Switzerland Travel Guide
With small dimensions, rich and with only 7.5 million inhabitants, Switzerland is renowned for its invidious life quality and the precise hour clocks. The national products like cheese, chocolate, precise watches and multi-functional pocket knives are popular around the world. It’s reputable political neutrality, its financial power, isolated location and gorgeous mountains have permitted Switzerland to play a central role in European affairs. Due to its central location this is a meeting place for international conventions and conferences.
Switzerland is a classy tourist destination that offers modern ski resorts like Zermatt, Verbier and St Moritz and tracks for hiking during summer. The old capital city of Bern is an ideal location for walks, shopping and traditional entertainment, while Zurich is outstanding concerning the art, creativity and nightlife that ranges from opera concerts and theatre plays to elegant pubs and nightclubs.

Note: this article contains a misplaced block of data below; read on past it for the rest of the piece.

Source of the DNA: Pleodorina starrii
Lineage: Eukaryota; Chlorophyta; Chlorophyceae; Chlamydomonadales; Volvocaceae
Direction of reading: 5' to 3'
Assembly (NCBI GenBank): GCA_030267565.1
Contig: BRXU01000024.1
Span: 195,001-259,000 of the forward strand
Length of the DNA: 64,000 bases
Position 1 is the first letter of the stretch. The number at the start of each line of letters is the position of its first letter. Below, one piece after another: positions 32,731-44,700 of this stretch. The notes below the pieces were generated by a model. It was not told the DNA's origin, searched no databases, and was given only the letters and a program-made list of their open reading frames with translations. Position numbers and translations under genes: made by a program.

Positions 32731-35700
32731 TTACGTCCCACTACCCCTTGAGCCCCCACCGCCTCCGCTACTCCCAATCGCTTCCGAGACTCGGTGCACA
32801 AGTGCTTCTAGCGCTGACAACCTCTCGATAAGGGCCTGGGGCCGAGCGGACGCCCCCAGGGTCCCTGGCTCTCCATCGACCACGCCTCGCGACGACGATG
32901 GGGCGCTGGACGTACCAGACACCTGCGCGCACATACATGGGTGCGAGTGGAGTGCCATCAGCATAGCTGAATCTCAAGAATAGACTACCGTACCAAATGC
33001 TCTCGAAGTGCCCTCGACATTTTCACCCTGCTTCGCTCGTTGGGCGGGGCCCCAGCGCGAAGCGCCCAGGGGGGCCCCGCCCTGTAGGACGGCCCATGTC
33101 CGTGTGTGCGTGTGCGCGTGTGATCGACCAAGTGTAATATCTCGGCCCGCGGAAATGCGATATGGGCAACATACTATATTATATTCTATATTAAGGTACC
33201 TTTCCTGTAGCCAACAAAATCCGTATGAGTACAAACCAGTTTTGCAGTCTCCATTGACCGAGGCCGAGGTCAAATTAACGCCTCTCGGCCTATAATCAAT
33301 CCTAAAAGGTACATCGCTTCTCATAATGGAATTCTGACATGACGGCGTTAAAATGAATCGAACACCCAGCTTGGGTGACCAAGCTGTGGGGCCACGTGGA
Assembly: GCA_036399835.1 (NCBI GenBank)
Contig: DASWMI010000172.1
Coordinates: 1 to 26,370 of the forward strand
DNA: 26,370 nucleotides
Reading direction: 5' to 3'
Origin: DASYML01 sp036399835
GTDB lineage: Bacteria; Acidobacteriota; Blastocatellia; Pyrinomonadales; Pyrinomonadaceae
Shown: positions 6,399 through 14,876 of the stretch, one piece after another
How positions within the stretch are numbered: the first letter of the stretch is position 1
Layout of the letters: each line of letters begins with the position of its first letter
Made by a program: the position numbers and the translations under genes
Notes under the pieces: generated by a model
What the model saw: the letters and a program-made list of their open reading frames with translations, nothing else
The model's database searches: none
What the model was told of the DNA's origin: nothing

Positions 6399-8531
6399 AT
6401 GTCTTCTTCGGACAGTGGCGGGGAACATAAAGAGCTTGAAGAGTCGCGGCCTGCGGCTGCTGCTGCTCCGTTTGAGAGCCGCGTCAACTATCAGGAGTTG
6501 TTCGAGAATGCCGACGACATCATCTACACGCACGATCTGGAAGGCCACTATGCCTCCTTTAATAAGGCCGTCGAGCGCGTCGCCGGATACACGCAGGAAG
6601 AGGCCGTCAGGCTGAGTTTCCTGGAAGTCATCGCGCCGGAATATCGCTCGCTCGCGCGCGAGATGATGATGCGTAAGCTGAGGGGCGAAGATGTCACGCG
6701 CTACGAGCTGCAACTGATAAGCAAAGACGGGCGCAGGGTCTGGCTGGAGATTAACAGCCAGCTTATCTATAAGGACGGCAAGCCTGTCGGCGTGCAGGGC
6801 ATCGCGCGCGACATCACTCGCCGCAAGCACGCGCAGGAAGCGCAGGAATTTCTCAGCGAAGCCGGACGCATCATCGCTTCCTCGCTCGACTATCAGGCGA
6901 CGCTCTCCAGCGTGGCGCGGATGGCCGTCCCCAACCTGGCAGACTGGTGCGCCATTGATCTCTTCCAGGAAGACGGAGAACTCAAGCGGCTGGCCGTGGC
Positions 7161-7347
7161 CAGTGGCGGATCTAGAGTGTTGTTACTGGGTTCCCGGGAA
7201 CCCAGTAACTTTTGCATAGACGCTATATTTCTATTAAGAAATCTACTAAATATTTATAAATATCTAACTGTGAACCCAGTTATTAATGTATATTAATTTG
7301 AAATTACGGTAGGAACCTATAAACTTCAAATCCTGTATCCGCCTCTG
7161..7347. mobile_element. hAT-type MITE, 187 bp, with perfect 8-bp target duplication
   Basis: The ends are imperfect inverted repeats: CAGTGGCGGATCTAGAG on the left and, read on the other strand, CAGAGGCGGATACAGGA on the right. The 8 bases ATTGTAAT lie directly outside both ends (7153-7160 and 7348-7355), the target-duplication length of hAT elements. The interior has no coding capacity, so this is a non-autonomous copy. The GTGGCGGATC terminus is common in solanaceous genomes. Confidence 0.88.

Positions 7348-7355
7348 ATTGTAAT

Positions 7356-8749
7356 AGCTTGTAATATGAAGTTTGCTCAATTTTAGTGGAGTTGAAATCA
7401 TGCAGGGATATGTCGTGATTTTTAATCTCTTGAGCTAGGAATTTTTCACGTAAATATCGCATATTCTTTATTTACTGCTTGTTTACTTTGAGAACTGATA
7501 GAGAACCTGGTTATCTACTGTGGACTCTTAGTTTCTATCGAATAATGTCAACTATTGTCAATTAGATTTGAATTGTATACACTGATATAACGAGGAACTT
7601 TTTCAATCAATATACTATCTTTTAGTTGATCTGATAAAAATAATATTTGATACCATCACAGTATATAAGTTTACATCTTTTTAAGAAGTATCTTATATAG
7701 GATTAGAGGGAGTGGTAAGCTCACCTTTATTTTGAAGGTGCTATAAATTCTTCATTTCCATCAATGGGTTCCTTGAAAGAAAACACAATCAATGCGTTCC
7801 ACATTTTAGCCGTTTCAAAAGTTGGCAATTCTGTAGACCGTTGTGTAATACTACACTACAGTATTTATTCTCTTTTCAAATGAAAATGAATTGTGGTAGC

The unique Swiss political model is based on mutual agreement and considering the diverse languages that exist in this country (Swiss German, French, Italian and Romansh), Switzerland’s domestic peace is admirable.
Switzerland's Tourist Attractions
Explore the biggest city in Switzerland, Zurich. The historical center (Altstadt) has a special beauty. Don’t miss the Fraumunster gothic monastery, with Chagall stained glass, the imposing Grossmunster cathedral with the two twin towers, the SwissNationalMuseum and the modern art collections from Kunsthaus Zurich.
- Visit the clock museum and the watch factories from La Chaux de Fonds. There are also factories in Le Locle, all characterized by the famous precision of the Swiss watches.
- Discover the old city of Geneva by walking towards the St Pierre cathedral, a magnificent example of Romanesque architecture. Near the lake Geneva you can see the flower-clock from Jardin Anglais, with over 6500 flowers, that brings an homage to the clock industry in Geneva.
- Explore Lausanne, on the Geneva’s lake banks, the International Olympic Commission headquarters since 1915. Attractions include the Notre Dame cathedral and the Olympic Museum. O walk on the old Port d’Ouchy’s promenade will reveal to you a much peaceful way of living.